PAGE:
Court Orders Back Payments To City Workers In Prop B Case
The California 4th District Court of Appeal on Monday ordered the city of San Diego to make back payments to workers who were hired after voters passed the landmark pension reform measure, Proposition B.
The court was tasked with carrying forward a ruling from last summer by the state Supreme Court, which found city officials violated state labor laws when they placed Prop B on the ballot. While Prop B was a citizens' initiative, the high court found then-Mayor Jerry Sanders was still obligated to meet and confer with city unions over the pension reform.
Prop B eliminated pensions for all newly hired city workers, except sworn police officers, and replaced them with private 401(k)-style retirement accounts. Monday's ruling affects all those employees hired since the measure took effect — about 4,000 workers, from 911 operators to traffic engineers.
The court ordered the city to pay the workers the difference between what they have earned under the new system and what they would have earned if Prop B had never passed—plus 7 percent interest. It is unclear what form the compensation will take since Prop B remains in effect and continues to limit who is entitled to a pension.
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It is also unclear how much the ruling's implementation will cost city taxpayers. Previous analyses have ranged from $20 million to $100 million, but have been largely imprecise because the ultimate cost may be determined through a negotiation process with the unions.
Ann Smith, the attorney representing the affected city unions, said some estimates have been exaggerated and that a quicker resolution could actually save taxpayers money by minimizing the nearly eight years of attorneys fees the city will likely be forced to pay.
"The sooner Prop B is invalidated, the better this cost impact will likely be from the city's perspective," Smith said.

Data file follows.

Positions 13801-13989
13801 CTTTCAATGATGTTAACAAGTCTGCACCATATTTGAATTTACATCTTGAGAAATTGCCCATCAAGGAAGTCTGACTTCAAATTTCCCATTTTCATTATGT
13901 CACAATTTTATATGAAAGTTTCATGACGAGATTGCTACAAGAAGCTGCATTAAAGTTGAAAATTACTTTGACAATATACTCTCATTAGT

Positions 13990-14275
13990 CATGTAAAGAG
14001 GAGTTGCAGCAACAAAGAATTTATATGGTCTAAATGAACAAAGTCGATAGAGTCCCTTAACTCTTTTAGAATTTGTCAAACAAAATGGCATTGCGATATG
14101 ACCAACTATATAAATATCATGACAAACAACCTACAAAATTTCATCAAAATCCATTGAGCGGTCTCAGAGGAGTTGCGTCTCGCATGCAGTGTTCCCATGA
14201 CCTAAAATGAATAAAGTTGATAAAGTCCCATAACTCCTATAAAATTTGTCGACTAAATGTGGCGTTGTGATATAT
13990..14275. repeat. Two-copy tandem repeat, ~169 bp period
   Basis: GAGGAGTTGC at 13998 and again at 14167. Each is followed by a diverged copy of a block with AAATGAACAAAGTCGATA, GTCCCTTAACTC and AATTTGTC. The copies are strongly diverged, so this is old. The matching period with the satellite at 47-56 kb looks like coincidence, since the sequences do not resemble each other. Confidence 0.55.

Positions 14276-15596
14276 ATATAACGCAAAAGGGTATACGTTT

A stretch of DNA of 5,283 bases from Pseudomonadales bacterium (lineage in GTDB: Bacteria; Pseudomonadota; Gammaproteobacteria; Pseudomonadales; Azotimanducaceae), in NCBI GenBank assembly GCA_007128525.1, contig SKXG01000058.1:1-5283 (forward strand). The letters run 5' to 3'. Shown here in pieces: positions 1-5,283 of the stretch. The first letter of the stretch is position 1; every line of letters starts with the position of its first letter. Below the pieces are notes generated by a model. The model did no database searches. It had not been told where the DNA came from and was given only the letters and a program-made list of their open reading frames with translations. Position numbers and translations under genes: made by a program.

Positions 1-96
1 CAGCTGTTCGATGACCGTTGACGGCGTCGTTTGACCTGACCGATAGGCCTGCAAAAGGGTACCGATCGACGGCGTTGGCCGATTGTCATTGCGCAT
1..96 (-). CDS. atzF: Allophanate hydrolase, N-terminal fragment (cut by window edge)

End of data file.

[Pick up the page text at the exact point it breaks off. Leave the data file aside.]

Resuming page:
The ruling is another stinging defeat for the pension reform advocates behind Prop B, who had asked the Court of Appeal for a less severe punishment for the city's violation of the law. The advocates had argued in the Prop B campaign that public pensions are inherently unsustainable for taxpayers.
While employees can earn just as much in private retirement accounts as they can with a pension, private accounts are subject to the booms and busts of the stock market while pensions are guaranteed by the city. City unions argue this security in retirement is necessary to make up for the generally lower wages earned by public employees compared to the private sector.
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The Court of Appeal did not invalidate Prop B, but rather gave the unions permission to initiate a longer legal process that could ultimately strike it from the City Charter. First, the unions must petition the California Attorney General's Office for permission to file a new lawsuit on behalf of the state that would seek to invalidate the measure.
The city, in light of its losing history in the courts, could attempt to speed up resolution of the case and join the unions in arguing for Prop B's invalidation. But City Attorney Mara Elliott did not indicate whether that would be her advice to the mayor and City Council.
"The city should immediately begin taking all steps necessary to comply with the court's order in a way that is fair to both the public and to city employees," Elliott said in a statement. "Frank communication between the parties is essential to achieving a fair and full resolution."
Mayor Kevin Faulconer, an original supporter of Prop B, indicated he would not go along with the effort to strike Prop B from the City Charter, saying in his own statement, "I applaud the appellate court's decision to uphold the will of San Diego voters by leaving the city's landmark pension reform in place."
The city had sought intervention from the US Supreme Court, but the justices declined last week to take the case on.
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